Don’t like your name? Change it.
When a creative person is on the edge of a breakthrough, he needs strong support in two different areas:
The two of these support systems collide in letting the creative know that a) he is loved despite his crazy ideas and b) he is not losing his mind. You already know Eva was by his side, providing the first half of the support needed for the Cubist movement. Now, for a name you might not know — George Braque.
Braque contributed just as much to the cubist movement as Picasso (if not more). The two men worked side by side, day in and day out. Braque was the technician to Picasso’s free thinking, the meticulous thinker to Picasso’s emotional feeler, the yin to his yang.
Painting, like writing, is a intensely personal activity. Execution of any idea requires an incredible amount of solitude and isolation. Unlike dance or music, there are no real quick corrections. Braque didn’t stand over Picasso’s shoulder. Instead, the two men would spend all morning painting, and then spend all evening examining each others work.
I don’t want to be unclear — without Braque, you probably don’t know Picasso’s name.
Every artist needs a muse. But they also need a logical voice who is not emotionally attached to the work.
Unfortunately, when Braque went off to fight in the first world war, he and Picasso fell out of touch and eventually, out of favor. This seems to be an ugly pattern in our master’s life, which leads me to…
Ugh, this is awkward, right?
You don’t want to think someone as brilliant and talented and sweet looking could be mean. Yet most reports lend to a picture of a man with downright disregard for other human lives. In a worst case point of view, it’s possible he derived some sort of pleasure or creative people from making others uncomfortable. Harvard psychologist Howard Gardner even used the word “sadistic.”
However, I am the type of person who looks for the best in people… even reportedly awful ones.
Even if you did know Picasso turned into a jerk, what you may not know is just how early his childish naivete was ripped from him.
At age 12 Picasso’s younger sister, Conchita, died of diphtheria. When a person contracts diphtheria, they often develop a “barking cough due to a blocked airway.” This was 1900. What does this mean? It means Conchita Ruiz actively and loudly coughed until the moment she could no longer breathe. She did this in the middle of the family home.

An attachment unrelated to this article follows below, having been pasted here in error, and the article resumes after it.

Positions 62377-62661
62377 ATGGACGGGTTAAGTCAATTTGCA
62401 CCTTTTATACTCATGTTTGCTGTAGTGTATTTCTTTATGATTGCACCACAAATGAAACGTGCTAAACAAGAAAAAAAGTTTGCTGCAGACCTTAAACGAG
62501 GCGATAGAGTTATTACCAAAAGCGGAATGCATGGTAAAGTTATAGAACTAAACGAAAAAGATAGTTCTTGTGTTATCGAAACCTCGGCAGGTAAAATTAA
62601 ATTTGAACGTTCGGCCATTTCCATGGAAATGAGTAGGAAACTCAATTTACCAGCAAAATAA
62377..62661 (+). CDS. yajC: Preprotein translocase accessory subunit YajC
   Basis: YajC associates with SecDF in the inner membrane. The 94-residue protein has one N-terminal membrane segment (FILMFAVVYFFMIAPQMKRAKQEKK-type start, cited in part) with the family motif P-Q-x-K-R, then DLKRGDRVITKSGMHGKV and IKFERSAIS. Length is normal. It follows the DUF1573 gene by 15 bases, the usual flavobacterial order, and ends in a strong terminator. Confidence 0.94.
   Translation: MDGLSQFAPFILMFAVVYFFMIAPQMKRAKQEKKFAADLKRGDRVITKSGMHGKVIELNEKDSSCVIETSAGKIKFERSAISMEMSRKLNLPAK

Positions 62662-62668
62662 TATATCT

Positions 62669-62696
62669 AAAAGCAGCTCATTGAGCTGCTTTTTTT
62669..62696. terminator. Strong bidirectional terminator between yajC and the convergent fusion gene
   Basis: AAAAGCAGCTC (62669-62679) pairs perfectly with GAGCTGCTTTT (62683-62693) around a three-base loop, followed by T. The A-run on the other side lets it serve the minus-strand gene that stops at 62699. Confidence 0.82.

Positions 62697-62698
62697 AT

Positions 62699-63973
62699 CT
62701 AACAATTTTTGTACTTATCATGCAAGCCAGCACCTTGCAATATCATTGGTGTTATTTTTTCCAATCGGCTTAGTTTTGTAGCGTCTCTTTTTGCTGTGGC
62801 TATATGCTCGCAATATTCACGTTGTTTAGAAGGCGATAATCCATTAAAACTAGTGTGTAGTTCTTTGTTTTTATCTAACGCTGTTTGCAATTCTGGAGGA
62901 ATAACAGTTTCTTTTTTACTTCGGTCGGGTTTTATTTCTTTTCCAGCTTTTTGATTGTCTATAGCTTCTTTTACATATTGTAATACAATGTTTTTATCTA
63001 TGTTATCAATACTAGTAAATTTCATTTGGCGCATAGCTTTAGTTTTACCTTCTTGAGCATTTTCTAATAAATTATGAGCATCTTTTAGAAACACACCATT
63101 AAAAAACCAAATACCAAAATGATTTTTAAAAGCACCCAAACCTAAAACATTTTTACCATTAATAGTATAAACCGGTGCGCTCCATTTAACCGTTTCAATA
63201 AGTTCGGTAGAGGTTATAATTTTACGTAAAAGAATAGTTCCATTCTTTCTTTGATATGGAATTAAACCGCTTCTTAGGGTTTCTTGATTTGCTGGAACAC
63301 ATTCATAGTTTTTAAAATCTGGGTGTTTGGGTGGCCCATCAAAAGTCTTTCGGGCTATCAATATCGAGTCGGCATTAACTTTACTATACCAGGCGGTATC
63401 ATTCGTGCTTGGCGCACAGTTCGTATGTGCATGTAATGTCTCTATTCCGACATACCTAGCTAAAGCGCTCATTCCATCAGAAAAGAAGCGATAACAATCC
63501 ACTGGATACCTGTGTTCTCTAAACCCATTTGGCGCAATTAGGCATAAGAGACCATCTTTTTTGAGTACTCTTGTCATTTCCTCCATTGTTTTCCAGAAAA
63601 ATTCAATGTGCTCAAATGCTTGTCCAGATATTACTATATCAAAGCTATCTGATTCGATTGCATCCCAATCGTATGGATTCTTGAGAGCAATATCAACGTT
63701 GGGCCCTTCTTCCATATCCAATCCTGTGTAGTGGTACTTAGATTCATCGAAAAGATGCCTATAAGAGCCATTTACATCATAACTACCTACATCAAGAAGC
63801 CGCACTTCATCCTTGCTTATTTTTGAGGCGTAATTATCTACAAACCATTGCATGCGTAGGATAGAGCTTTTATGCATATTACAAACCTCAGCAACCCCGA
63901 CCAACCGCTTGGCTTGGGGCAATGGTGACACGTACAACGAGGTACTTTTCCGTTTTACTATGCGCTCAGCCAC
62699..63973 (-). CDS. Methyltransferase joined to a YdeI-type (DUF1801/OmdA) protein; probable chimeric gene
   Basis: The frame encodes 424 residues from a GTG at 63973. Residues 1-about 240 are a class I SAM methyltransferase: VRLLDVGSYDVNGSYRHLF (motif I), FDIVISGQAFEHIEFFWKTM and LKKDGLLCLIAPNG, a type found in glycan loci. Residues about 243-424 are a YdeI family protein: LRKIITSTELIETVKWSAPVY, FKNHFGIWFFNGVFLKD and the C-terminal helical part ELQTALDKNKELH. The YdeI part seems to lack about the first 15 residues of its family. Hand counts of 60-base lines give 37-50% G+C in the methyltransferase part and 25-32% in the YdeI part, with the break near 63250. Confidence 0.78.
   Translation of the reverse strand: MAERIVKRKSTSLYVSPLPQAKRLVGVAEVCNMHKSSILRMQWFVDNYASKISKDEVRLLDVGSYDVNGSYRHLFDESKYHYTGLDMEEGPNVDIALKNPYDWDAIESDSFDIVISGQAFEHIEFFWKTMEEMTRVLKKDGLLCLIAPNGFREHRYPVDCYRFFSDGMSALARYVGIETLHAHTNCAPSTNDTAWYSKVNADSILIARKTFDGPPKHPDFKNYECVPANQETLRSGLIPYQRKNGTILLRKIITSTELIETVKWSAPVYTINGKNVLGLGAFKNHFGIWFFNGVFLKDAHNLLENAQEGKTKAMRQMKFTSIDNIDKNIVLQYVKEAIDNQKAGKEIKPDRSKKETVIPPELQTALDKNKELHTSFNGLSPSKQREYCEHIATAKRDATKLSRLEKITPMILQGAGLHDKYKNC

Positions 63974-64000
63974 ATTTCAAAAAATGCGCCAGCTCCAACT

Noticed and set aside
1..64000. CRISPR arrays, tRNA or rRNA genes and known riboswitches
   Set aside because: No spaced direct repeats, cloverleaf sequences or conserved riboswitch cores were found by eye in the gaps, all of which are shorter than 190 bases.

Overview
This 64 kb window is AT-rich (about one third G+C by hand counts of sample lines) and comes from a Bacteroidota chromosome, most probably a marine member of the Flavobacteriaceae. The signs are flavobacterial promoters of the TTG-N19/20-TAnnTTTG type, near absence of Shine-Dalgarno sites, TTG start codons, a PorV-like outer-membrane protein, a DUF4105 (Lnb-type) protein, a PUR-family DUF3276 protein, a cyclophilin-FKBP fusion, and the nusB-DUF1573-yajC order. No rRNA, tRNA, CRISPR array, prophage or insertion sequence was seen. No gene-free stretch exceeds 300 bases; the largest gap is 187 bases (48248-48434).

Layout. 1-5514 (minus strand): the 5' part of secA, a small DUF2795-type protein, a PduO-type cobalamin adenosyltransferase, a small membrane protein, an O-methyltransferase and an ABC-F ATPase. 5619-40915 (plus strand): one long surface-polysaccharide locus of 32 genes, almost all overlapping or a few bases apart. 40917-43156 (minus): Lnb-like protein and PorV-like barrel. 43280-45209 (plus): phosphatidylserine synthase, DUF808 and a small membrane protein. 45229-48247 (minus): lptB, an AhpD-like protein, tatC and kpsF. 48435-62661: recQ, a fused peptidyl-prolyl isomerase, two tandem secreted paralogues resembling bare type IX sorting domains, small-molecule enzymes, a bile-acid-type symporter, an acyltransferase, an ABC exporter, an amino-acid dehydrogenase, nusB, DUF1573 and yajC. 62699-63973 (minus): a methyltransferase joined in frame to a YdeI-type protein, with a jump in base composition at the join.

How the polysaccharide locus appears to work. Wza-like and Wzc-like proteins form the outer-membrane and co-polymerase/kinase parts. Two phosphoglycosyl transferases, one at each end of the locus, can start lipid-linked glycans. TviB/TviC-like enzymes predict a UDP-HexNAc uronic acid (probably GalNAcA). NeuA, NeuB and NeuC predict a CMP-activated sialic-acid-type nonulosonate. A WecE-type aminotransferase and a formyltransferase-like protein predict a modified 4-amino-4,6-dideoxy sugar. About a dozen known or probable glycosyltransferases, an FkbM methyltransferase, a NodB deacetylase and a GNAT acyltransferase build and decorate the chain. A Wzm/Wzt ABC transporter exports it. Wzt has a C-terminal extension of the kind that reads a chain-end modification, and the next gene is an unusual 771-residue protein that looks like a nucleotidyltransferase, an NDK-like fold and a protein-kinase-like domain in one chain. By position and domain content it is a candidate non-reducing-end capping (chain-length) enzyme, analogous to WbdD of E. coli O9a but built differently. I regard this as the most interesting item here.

Can you imagine waking up in the middle of the night to hear your younger sister’s rattling coughs echo through the house? Can you imagine seeing your playmate’s clothes stained with blood? Can you imagine everyone in the home counting down the days, wondering how many more she would have?
This was not exactly an easy burden to bear.
Yes, Picasso treated people poorly. No, it is never that simple. This event was only the first item in Picasso’s collection of demons. It would later grow when a good friend Casanagus put a bullet through his head. Losing his lover Eva couldn’t have helped.
In spite of these great tragedies (or more likely because of it) Picasso found fuel for work which will never be forgotten. He also became an insufferable and hateful old man.
Was it worth it?
Probably depends on who you ask.
Okay but before you get all swept away in the baby genius thing, can we talk about what the word “prodigy” means for a minute:
“A person, especially a young one, endowed with exceptional qualities or abilities.”
This definition is misleading although typical of how we think about talented youth. That word “endowed” itself has a bit of a magical quality, as if a billion stars aligned to gift the planet with a ONE TRUE ARTIST.
Are there ingenious children? Sure. But history often skips over other supporting factors: Mozart’s dad was already a musical expert. Tiger Woods’ father had the time and information to turn the young talent into a global star, and with a whole family already entrenched in the music industry, of course Michael Jackson became a breakout hit at age six.